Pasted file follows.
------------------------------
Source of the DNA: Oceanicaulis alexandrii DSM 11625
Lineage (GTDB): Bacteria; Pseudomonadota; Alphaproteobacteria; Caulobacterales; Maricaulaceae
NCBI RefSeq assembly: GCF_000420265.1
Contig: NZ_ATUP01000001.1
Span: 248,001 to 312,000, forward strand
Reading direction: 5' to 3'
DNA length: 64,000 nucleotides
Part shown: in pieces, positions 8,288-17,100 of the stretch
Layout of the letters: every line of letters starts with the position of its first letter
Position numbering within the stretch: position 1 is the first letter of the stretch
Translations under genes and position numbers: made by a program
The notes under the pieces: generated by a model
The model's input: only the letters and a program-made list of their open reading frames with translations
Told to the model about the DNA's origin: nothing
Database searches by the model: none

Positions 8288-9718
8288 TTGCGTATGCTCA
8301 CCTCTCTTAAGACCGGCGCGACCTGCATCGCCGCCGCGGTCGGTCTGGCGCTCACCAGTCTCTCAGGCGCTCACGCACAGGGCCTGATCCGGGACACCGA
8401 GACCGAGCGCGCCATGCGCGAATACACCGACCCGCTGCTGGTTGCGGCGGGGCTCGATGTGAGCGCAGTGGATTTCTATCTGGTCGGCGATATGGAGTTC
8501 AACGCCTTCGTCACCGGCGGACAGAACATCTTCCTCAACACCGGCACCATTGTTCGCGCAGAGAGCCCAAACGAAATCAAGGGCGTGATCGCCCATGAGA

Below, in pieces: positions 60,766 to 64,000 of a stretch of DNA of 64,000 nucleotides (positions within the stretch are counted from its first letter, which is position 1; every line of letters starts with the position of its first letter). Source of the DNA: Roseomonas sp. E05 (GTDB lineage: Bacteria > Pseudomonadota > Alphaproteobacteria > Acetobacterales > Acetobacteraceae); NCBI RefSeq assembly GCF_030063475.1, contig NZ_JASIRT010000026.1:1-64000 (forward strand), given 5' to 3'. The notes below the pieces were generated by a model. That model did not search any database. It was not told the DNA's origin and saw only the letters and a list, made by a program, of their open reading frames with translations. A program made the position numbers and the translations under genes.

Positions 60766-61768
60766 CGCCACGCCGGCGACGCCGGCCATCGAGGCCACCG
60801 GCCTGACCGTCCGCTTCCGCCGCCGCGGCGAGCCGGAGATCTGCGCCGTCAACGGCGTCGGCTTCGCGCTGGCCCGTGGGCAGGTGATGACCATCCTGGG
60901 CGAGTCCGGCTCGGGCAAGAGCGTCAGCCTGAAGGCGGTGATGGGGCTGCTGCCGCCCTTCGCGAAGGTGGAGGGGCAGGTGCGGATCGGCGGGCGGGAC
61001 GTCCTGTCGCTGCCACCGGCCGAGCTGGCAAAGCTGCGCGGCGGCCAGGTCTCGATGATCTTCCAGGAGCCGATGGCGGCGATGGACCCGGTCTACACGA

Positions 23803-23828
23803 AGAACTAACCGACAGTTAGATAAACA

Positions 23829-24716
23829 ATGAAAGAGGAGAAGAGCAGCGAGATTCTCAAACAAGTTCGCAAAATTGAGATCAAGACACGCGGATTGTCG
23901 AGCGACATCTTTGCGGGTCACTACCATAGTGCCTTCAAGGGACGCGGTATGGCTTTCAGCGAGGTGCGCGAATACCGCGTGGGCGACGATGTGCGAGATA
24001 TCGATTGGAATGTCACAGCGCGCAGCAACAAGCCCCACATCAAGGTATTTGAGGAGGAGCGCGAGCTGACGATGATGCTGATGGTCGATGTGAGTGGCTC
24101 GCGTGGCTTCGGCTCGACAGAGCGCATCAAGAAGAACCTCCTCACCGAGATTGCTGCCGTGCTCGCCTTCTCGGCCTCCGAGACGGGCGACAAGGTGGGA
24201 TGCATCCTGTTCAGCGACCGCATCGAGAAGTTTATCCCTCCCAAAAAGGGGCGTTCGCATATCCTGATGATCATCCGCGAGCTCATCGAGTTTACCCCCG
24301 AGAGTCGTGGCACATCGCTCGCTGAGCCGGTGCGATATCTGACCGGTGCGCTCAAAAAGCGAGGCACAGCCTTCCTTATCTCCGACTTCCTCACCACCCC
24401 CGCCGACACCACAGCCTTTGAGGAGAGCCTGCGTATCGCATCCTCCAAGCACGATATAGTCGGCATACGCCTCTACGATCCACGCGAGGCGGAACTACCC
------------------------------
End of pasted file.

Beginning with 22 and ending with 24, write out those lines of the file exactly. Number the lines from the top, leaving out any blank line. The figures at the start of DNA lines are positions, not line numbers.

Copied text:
Positions 60766-61768
60766 CGCCACGCCGGCGACGCCGGCCATCGAGGCCACCG
60801 GCCTGACCGTCCGCTTCCGCCGCCGCGGCGAGCCGGAGATCTGCGCCGTCAACGGCGTCGGCTTCGCGCTGGCCCGTGGGCAGGTGATGACCATCCTGGG